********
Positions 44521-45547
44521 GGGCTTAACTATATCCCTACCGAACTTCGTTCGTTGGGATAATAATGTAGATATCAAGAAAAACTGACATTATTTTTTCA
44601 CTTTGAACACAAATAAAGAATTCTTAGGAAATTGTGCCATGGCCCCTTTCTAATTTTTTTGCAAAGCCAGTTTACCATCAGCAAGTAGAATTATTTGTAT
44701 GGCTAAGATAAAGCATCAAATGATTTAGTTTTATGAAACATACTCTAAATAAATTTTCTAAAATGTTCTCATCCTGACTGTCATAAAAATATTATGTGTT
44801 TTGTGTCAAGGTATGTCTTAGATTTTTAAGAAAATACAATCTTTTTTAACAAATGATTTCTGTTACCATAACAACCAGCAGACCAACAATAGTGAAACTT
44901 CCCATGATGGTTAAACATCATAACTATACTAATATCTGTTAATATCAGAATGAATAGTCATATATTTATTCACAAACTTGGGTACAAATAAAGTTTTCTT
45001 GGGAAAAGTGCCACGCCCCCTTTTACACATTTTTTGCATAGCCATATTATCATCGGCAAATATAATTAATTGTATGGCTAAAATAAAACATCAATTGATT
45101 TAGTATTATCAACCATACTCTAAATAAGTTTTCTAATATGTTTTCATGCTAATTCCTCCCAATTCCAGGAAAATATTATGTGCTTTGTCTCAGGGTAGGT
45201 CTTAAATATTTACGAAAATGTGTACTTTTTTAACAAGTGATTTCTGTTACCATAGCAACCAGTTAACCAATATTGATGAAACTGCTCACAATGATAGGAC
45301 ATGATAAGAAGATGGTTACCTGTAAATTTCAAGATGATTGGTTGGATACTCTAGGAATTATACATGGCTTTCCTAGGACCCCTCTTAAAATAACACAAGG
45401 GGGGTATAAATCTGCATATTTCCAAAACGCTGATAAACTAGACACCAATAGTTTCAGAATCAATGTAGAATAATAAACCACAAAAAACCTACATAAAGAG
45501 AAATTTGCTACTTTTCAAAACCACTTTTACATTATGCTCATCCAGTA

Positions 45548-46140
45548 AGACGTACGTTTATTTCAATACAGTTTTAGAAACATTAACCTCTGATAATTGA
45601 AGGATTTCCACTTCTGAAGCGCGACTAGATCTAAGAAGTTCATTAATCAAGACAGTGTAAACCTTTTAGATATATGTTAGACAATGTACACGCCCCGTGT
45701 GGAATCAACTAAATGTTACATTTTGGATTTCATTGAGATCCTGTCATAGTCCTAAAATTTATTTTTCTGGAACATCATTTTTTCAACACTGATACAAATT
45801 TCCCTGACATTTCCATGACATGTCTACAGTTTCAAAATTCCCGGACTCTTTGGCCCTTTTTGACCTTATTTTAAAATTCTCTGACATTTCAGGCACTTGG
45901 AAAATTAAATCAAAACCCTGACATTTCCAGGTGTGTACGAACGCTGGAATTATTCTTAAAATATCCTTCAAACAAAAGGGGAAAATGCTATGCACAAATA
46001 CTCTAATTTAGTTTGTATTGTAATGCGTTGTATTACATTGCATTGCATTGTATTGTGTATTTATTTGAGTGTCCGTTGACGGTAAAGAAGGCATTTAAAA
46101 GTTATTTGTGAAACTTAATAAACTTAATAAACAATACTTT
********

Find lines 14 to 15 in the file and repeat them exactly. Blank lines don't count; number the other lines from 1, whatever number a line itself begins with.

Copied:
45548 AGACGTACGTTTATTTCAATACAGTTTTAGAAACATTAACCTCTGATAATTGA
45601 AGGATTTCCACTTCTGAAGCGCGACTAGATCTAAGAAGTTCATTAATCAAGACAGTGTAAACCTTTTAGATATATGTTAGACAATGTACACGCCCCGTGT